Sunday, March 20, 2011


Largess(e) \lar-ZHES\ or \lar-JES\ or \LAR-jes\ , noun;
1. Generous giving (as of gifts or money), often accompanied by condescension
2. Gifts, money, or other valuables so given
3. Generosity; liberality

This word dates to the early 13th century and is now considered archaic and literary. It comes from French largesse, which derives from Latin Latin *largita (from largus, "extensive, big", the forebear of large).

Seeing this word on a Sunday brings to mind a certain kind of gift or charity: alms
Alms \ahmz\ , noun;
1. Money, food, or other donation given to the poor or needy; anything given as charity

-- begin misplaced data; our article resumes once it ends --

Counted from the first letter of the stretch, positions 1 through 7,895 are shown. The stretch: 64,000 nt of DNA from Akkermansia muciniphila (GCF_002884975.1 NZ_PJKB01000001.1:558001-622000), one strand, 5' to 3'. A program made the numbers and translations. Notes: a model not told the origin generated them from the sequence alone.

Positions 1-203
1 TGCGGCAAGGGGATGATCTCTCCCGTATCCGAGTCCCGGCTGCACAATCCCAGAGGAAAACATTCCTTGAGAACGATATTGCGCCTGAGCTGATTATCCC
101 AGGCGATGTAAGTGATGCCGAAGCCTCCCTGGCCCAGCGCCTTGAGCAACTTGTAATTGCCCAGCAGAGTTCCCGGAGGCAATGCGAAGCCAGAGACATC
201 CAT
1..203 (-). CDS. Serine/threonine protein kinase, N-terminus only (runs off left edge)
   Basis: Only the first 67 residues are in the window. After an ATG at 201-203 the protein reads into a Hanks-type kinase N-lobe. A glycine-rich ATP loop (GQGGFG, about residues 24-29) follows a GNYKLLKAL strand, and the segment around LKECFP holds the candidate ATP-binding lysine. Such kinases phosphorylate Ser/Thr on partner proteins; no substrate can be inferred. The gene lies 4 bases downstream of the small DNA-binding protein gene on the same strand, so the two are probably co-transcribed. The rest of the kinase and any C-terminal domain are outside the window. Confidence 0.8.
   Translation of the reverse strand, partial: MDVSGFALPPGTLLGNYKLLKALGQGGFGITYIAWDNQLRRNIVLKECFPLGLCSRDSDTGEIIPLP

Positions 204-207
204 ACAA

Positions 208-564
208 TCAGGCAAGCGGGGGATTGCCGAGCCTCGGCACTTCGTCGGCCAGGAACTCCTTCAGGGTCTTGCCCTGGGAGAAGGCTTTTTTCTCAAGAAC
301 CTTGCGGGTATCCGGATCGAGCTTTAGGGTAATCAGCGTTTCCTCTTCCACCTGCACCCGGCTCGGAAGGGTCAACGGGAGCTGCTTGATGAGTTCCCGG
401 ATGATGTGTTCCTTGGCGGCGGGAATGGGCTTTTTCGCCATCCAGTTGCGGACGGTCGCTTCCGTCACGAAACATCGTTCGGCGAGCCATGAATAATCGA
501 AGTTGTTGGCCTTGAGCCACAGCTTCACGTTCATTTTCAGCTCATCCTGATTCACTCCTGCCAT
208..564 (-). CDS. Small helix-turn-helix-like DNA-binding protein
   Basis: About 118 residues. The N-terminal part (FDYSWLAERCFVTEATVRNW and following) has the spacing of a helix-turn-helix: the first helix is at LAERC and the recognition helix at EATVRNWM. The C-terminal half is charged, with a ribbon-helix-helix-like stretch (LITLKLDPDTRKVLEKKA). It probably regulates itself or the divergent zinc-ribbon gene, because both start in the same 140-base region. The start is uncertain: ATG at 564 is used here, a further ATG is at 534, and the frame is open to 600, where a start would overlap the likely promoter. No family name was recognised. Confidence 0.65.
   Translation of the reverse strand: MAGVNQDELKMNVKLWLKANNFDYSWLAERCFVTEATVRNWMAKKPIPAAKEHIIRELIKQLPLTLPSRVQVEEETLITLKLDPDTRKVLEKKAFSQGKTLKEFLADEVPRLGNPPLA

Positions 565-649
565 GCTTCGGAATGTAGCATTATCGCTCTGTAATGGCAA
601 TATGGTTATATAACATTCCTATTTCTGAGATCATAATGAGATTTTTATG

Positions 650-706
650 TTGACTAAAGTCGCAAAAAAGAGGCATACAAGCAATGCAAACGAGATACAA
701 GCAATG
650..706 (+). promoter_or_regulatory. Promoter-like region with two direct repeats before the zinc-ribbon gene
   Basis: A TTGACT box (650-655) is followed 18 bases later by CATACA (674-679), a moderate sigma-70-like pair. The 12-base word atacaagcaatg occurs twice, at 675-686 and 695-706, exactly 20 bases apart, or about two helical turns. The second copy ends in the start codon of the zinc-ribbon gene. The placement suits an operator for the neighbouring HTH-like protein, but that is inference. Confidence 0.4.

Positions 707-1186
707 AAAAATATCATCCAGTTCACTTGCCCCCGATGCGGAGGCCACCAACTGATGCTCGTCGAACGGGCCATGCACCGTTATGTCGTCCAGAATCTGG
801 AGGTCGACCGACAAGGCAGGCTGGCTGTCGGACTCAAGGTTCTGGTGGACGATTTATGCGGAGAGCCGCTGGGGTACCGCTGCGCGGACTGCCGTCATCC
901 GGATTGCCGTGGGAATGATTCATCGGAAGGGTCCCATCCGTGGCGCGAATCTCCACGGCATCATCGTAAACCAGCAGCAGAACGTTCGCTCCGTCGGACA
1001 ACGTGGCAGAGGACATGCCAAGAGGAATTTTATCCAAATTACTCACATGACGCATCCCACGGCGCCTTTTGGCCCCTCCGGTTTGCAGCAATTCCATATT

Alms comes from Old English ├Žlmesse ("alms, almsgiving"), which is derived from Proto-Germanic *alemosna, which was an early borrowing of Vulgar Latin *alemosyna. *Alemosyna comes from Church Latin eleemosyna, a word which dates to the 3rd century and comes from Greek eleemosyne ("pity, mercy" or "charity, alms" in Ecclesiastical Greek). Eleemosyne is derived from eleemon ("compassionate"), which is derived from eleos ("pity, mercy"). Before that the origins are unknown, but they it may have been somewhat onomatopoeic from the sounds made when crying for alms. The spelling change from el- to al- may have been influenced by Latin alimonia ("nourishment").

Today's word and the first definition were both taken from's 'Word of the Day' for Sunday, March 20
Etymologies come from the Oxford English Dictionary and/or

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